Usually our inflammatory response goes away fairly quickly, but some people can develop chronic inflammation throughout their body. This can cause tissue damage and is associated with many chronic diseases, such as cancer and cardiovascular disease.

Many studies have shown that poor nutrition can stimulate inflammation in the body and that this is associated with a higher risk of chronic disease. The Italian study participants who ate ultra-processed foods most often also found more signs of inflammation. This suggests that inflammation may be one of the reasons why ultra-processed foods increase the risk of disease. Some additives common in ultra-processed foods (such as emulsifiers and artificial sweeteners) also increase inflammation in the gut through changes in the microbiome (or the intestinal flora, red.) to be the cause of.

Fast food fever

Some researchers have theorized that ultra-processed foods increase inflammation because they are recognized by the body as foreign, like an invading bacteria. This causes the body to have an inflammatory response, also known as “fast food fever”. This increases inflammation throughout the body.

Although the US Colon Cancer Study did not determine whether inflammation increased in the men who consumed the most ultra-processed foods, inflammation is strongly associated with an increased risk of colon cancer.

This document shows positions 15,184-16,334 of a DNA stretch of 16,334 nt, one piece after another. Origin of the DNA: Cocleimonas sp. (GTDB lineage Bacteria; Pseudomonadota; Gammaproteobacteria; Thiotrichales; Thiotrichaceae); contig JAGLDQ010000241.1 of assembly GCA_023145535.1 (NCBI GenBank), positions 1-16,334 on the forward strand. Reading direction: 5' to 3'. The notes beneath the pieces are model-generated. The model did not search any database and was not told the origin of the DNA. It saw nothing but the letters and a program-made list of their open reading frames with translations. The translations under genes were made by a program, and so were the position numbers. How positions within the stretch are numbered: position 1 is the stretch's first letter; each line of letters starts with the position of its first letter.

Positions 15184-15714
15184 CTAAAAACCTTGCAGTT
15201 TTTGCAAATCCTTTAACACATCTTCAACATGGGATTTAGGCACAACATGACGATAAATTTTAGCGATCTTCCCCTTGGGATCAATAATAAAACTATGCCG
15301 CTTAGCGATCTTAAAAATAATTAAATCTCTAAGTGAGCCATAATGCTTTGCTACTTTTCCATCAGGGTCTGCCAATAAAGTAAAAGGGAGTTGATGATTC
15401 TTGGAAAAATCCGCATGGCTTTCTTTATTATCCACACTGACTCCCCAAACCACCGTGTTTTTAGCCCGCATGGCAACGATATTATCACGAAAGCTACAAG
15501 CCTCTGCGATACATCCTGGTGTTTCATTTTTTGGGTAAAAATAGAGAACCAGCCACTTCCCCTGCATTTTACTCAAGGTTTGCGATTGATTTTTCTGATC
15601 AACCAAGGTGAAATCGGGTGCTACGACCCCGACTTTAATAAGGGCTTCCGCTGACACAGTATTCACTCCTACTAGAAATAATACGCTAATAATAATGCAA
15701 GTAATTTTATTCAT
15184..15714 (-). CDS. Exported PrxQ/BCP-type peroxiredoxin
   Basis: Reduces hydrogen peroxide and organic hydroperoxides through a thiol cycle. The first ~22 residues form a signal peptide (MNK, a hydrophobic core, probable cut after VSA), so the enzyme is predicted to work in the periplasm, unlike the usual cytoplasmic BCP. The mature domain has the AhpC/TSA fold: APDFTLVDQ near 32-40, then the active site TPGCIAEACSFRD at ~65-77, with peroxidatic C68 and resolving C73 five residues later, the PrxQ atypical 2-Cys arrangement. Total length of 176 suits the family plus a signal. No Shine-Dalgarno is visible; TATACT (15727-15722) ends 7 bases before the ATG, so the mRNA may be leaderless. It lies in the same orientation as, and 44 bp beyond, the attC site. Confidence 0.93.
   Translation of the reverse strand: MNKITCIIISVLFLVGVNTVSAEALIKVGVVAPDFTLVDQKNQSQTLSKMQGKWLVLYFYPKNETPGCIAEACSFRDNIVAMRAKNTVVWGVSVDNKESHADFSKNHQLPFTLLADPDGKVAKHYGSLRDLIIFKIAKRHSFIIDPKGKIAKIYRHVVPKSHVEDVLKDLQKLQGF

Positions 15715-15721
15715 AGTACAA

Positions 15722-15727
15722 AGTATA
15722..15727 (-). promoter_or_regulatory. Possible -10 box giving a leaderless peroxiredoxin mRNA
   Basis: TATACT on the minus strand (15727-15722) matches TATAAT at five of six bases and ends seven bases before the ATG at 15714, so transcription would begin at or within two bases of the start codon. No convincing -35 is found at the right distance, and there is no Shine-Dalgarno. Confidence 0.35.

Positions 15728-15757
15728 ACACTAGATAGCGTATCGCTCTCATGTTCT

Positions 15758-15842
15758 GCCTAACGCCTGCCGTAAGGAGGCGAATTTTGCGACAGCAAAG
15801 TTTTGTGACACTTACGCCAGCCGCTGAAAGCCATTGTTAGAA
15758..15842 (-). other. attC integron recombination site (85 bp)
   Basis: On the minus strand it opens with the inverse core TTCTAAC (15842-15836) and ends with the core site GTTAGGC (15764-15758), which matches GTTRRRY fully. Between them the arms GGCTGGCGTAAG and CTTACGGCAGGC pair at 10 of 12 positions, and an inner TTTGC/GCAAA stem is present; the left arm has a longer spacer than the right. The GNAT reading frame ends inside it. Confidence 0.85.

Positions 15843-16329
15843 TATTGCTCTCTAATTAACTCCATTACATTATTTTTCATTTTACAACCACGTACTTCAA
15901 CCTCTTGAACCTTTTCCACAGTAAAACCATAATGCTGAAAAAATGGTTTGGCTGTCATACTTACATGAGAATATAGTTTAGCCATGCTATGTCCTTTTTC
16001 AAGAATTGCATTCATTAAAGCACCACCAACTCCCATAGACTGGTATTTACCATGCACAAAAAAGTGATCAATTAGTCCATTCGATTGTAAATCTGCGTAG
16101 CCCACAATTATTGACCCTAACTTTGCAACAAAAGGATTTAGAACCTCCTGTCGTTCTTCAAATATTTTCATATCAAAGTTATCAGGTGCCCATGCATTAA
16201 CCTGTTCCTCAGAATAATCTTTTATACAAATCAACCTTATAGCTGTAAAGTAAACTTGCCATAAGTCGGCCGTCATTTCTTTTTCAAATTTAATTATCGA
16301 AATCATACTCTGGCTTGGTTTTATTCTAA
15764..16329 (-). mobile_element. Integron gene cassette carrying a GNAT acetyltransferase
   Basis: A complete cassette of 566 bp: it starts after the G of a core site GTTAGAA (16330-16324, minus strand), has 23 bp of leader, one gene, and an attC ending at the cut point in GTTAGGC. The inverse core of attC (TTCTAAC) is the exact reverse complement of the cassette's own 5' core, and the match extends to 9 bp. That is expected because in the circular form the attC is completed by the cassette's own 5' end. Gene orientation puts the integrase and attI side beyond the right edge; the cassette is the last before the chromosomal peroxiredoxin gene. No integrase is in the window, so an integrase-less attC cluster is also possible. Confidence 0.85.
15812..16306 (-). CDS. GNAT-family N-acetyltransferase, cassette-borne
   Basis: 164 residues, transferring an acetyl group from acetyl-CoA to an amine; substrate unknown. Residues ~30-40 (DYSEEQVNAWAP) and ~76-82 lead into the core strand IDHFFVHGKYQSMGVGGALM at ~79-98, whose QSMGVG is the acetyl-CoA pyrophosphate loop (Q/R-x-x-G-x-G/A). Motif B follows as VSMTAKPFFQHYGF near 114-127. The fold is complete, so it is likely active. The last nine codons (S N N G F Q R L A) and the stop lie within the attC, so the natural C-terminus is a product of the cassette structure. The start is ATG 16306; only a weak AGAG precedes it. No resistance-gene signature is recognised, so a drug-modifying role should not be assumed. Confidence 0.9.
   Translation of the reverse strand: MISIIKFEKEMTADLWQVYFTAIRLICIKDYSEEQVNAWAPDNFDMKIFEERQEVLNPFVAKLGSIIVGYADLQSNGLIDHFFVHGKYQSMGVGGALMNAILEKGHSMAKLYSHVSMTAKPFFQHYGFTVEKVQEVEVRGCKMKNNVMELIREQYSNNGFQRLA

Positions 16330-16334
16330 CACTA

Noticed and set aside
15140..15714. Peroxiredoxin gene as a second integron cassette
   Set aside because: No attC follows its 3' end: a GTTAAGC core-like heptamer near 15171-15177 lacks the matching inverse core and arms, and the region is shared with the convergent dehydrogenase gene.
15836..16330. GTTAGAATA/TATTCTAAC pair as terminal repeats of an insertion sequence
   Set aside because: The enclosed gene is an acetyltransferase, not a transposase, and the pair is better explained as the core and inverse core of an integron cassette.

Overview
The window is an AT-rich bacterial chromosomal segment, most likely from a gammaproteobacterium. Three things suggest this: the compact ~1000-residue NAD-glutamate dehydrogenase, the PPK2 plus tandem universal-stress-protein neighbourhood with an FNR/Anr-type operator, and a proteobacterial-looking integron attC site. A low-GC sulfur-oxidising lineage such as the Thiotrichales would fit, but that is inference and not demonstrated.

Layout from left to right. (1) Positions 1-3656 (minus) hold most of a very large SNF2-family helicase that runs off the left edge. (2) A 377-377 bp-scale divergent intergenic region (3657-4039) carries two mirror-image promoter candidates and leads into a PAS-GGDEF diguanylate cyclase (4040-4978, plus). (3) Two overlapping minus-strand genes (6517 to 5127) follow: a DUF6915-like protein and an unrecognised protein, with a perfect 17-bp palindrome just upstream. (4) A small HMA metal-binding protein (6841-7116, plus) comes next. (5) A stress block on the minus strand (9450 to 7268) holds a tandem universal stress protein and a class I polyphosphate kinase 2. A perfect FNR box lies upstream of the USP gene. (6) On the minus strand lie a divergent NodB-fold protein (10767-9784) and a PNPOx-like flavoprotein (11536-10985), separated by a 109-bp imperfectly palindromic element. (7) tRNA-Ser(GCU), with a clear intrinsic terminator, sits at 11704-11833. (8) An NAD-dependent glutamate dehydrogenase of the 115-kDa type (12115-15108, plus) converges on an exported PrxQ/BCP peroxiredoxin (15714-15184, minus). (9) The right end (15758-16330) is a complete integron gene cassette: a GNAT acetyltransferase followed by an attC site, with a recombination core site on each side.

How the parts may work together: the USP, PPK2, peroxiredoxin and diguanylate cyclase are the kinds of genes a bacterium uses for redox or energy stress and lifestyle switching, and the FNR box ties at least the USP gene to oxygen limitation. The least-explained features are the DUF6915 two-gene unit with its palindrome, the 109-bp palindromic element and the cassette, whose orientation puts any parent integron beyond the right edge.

Research shows that other mechanisms – such as reduced kidney function and toxic substances in packaging – may also explain why ultra-processed foods cause so many dangerous health problems.

Prevention is better than cure

Since inflammatory responses are trapped in our bodies, the best way to prevent this is to avoid eating ultra-processed foods at all. Some plant-based diets high in natural, unprocessed foods (such as the Mediterranean diet) have also been shown to be anti-inflammatory. This may also explain why a plant-based diet without ultra-processed foods can help prevent chronic disease. It is currently unknown to what extent an anti-inflammatory diet can help counteract the effects of ultra-processed foods.

Eating less ultra-processed foods can be a challenge. After all, these foods are designed to be highly palatable. Coupled with persuasive marketing, this can make it very hard for some people to resist.

These foods are also not labeled as such on the food packaging. The best way to identify them is to look at their ingredients. Usually, things like emulsifiers, thickeners, protein isolates, and other industrial-sounding products are a sign that it’s an ultra-processed food.

And home cooking with natural foods remains the best way to avoid damage from ultra-processed foods.

This article originally appeared on IPS partner The Conversation